BIRTHDAY LEATHER MEISTER: ERB fandom is populated with creative and
generous people and one of them is
Bob Hibbard, who sometimes goes
by the persona of Waldo, stalwart hero of "The Cave Girl." Besides being
a fan of ERB's stories and a collector of his books, Bob is also a leather
craftsman and regularly employs his talents to make unique accessories
for those adventuring in the ERBiverse.
These items include breathtaking book covers, striking
sheaths and notable name badges. Bob has crafted a top hat suitable for
wearing aboard the 0-220, keychain fobs for those using more conventional
modes of transportation, and leather cup and bottle holders for those who
get thirsty along the way.
Bob has given some of his efforts
away to fans. For instance, he made over 100 personalized name badges for
attendees of the 2012 ECOF and just gave them away. Some of Bob's more
elaborate creations are donated to auctions at ECOFs and Dum-Dums to help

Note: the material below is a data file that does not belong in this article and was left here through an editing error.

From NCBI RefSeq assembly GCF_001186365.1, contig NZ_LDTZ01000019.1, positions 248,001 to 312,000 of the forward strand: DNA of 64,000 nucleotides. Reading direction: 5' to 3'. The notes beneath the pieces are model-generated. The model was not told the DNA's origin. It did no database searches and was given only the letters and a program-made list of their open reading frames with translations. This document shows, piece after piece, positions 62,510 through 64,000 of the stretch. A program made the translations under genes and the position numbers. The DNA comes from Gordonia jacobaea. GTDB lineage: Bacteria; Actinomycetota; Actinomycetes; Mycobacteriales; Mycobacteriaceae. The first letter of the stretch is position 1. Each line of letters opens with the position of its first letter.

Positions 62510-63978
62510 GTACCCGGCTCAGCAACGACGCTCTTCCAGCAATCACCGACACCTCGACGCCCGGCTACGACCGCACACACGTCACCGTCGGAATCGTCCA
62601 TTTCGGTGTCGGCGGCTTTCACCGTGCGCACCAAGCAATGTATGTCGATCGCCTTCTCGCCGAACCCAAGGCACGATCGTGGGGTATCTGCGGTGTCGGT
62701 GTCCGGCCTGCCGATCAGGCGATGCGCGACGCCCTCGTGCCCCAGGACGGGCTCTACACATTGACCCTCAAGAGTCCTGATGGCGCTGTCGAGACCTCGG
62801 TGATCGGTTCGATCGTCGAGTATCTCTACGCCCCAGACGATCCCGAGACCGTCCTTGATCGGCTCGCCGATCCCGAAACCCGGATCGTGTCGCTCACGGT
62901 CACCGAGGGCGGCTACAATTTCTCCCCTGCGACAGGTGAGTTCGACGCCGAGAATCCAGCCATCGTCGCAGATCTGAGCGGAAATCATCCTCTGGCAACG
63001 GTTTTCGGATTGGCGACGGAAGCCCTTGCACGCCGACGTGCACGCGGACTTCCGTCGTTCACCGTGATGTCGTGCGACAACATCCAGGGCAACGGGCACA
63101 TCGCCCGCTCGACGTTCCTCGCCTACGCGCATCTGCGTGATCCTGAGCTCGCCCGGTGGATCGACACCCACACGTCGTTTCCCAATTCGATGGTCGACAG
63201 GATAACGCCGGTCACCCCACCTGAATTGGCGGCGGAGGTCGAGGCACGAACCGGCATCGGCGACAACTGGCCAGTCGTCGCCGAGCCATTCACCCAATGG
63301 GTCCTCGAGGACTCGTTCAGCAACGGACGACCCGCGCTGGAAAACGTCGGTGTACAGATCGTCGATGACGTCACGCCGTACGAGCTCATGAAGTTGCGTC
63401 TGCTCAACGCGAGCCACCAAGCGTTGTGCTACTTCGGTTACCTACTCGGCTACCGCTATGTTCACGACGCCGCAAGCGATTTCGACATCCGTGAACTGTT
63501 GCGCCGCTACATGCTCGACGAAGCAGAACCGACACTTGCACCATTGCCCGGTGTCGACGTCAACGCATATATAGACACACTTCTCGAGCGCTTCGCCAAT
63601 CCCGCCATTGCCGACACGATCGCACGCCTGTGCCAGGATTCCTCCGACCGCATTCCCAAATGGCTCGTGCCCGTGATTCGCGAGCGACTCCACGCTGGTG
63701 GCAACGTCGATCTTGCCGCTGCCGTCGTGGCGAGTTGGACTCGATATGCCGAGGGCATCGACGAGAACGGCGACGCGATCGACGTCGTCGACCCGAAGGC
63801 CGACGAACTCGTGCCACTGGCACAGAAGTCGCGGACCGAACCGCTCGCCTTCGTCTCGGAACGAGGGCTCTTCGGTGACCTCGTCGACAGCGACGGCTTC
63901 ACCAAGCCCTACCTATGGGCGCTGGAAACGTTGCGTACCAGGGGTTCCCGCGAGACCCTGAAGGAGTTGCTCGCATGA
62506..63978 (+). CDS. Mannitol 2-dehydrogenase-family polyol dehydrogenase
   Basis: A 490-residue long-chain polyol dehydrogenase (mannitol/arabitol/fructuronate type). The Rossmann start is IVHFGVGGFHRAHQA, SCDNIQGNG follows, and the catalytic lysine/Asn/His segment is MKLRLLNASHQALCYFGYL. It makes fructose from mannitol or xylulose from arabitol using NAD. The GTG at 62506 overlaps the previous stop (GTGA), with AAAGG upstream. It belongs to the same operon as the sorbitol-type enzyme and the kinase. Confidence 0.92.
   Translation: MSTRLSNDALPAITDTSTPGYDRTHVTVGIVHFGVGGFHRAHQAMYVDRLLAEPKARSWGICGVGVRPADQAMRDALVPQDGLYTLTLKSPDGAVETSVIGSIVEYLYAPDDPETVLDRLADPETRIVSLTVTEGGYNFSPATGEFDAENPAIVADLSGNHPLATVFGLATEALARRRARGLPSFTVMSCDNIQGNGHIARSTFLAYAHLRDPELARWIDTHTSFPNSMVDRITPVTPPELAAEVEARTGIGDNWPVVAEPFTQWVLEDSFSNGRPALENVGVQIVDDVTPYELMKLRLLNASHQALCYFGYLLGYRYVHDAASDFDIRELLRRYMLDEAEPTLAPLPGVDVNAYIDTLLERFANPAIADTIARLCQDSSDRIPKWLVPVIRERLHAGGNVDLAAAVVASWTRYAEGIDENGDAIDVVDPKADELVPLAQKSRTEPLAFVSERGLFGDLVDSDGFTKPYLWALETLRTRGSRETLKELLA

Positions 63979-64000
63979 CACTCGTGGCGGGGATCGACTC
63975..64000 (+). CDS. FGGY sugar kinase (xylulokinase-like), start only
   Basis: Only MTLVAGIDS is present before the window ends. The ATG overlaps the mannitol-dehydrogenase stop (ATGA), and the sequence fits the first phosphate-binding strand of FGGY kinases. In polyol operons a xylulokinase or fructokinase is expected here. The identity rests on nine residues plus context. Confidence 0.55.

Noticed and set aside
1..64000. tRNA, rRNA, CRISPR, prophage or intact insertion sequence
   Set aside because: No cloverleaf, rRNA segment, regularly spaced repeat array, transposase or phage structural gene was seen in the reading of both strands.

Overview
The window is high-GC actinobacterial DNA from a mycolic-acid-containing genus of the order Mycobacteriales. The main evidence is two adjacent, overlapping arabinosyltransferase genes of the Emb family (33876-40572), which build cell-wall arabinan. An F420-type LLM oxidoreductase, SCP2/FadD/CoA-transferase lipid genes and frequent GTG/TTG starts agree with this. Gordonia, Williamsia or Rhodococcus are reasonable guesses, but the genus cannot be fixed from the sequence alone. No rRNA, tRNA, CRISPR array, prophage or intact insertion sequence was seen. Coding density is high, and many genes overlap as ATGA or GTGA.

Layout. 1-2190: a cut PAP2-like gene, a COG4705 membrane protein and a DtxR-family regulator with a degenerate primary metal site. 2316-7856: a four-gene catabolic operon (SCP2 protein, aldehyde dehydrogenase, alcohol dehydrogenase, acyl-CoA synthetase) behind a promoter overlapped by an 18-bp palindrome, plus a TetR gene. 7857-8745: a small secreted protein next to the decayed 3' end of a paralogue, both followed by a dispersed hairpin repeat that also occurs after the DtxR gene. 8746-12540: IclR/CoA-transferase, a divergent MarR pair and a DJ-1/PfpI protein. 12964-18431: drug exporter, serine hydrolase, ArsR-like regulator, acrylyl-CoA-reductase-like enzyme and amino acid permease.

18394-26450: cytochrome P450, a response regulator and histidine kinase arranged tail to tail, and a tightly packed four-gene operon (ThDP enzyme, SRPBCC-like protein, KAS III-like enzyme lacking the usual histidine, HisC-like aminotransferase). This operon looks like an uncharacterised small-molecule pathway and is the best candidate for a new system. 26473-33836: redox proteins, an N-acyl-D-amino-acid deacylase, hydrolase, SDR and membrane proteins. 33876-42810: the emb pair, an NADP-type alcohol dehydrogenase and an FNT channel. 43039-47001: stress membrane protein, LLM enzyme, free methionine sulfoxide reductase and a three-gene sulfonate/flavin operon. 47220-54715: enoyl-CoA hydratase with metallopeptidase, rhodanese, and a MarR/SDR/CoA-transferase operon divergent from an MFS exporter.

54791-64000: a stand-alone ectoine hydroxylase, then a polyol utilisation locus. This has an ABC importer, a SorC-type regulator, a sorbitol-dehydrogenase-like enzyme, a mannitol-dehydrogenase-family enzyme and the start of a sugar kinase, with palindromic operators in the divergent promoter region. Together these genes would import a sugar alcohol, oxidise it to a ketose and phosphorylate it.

fund the fan gatherings.
Why does he do it? "My greatest reward
is the approval of my fellow fans," says Bob.
Bob's leather creations have an honoured
and prominent place the Hillman ERB Library -- what makes each item so
special is an embedded ERB reference: my personal guitar strap, book cover,
key fobs, leather clock, fortune cookie key fob, personalized badges, award
Mere words fail to adequately describe
Bob's creations, so start on ERBzine
5831 and follow the links at the bottom to see many of Bob's leather
treasures in all of their glory. And by the way, today, April 25, is Bob's
birthday, so be sure to wish him a happy one!
Bob Hibbard: Leathermaster - A Series of 5
How to Make a Leather Badge
*** 1934: DENNY MILLER (1934.04.25-2014.09.09):
date heralds another special birthday, one which brings both a smile and